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Google subsidiary Waymo earlier this year announced a strategic partnership with Jaguar Land Rover to develop autonomous versions of the automaker’s Jaguar I-Pace SUVs, and today, it took the wraps off the fruits of its labor: new all-electric crossovers that’ll join the company’s self-driving fleet by 2020.

The new utility vehicles aren’t operating autonomously just yet — they lack the requisite hardware and software — but will drive around the Bay Area and collect vehicle performance data to develop design requirements and durability tests.

In March, Waymo and Jaguar Land Rover said they would build up to 20,000 self-driving electric SUVs that’d hit the road by the end of 2018. The SUVs would be designed from the ground up by engineers from both companies, they said, and serve as many as one million trips a day in the coming months.

Waymo’s current self-driving fleet consists of 600 Chrysler Pacifica minivans, built in a facility in Michigan co-staffed by Fiat Chrysler Automobiles and Waymo. In May, it inked a deal with Fiat Chrysler that will see an additional 62,000 minivans deployed as robot taxis, and said that it had begun discussions with the automaker about how it will eventually sell self-driving cars to consumers.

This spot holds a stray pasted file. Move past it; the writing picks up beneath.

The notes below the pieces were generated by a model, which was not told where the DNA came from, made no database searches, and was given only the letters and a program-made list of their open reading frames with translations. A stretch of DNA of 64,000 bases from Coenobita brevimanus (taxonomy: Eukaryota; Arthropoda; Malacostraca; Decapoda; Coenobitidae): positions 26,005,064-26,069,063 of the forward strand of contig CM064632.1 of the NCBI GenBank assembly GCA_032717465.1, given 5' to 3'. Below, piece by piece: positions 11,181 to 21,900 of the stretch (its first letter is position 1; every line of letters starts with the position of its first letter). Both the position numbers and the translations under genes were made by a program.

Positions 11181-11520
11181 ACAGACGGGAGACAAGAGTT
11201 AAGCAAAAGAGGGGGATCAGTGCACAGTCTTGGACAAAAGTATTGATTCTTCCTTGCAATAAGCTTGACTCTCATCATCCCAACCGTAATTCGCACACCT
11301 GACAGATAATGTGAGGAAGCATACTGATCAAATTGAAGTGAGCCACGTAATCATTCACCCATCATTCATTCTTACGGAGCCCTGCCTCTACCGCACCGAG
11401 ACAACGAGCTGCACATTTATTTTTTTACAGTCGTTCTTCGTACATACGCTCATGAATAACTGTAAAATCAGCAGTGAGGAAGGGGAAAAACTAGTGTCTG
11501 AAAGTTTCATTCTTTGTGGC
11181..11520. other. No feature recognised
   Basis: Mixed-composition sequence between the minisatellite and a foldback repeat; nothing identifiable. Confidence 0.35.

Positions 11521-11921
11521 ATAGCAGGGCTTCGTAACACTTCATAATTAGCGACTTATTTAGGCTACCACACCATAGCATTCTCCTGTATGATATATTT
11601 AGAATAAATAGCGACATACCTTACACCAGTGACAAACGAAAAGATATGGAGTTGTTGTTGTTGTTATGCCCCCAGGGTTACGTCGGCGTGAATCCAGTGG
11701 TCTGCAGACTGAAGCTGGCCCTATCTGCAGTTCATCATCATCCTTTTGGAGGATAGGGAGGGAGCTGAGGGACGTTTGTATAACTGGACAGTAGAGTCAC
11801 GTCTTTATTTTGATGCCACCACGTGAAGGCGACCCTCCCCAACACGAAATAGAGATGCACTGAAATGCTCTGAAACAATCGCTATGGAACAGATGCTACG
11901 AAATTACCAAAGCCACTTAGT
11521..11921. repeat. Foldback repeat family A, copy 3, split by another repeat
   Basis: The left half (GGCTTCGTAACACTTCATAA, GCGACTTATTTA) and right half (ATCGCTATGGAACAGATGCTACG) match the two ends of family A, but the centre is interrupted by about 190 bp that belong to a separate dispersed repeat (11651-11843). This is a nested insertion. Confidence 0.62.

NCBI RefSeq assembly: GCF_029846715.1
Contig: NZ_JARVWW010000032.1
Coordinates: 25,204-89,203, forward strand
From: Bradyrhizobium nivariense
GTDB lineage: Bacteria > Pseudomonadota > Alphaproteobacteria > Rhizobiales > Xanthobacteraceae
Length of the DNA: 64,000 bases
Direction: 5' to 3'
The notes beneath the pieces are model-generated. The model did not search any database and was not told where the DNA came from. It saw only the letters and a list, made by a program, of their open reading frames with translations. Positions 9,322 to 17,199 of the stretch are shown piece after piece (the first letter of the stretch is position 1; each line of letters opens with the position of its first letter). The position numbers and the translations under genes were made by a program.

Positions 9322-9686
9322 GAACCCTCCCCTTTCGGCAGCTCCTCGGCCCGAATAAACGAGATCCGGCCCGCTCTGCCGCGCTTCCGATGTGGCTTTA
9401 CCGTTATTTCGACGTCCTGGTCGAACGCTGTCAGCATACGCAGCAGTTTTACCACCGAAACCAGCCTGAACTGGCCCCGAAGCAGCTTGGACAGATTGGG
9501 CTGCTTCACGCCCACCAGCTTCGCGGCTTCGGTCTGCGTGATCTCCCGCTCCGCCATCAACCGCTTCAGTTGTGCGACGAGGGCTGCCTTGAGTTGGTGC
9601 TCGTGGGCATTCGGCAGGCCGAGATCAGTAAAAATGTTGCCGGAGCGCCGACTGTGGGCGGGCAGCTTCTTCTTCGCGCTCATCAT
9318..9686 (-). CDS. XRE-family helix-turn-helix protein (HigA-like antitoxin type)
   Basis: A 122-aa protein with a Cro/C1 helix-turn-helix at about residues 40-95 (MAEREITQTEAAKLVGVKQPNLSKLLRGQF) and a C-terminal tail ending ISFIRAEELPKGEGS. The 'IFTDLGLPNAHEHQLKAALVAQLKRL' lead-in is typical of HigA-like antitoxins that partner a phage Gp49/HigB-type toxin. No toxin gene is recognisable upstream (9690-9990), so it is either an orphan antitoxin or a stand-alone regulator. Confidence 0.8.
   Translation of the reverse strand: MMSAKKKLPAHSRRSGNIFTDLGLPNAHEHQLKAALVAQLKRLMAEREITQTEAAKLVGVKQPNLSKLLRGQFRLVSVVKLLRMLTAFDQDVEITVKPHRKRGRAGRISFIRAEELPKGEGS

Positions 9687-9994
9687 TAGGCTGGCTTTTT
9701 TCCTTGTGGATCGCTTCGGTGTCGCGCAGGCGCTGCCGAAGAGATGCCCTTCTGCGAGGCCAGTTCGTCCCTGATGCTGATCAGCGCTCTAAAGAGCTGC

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Waymo Jaguar I-Paces

Above: Waymo’s Jaguar I-Paces from a different angle.

Image Credit: Waymo

Waymo has tested autonomous vehicles in more than 25 cities across the U.S., including Atlanta and San Francisco, and plans to launch a commercial ride-hailing service in Phoenix, Arizona later this year. In November, it began test-driving cars on public roads in Arizona without a human driver at the wheel, and more recently, it invited members of its Early Rider program in the greater Phoenix metropolitan area to ride in its driverless cars.

Over the past nine years, its autonomous vehicles have driven seven million road miles and five million simulated miles.

Jaguar Land Rover, for its part, has shown an eagerness to invest in self-driving tech. In June, it committed $25 million to Lyft’s autonomous car effort, and is testing its own self-driving prototype vehicles near its Whitley, Coventry headquarters.

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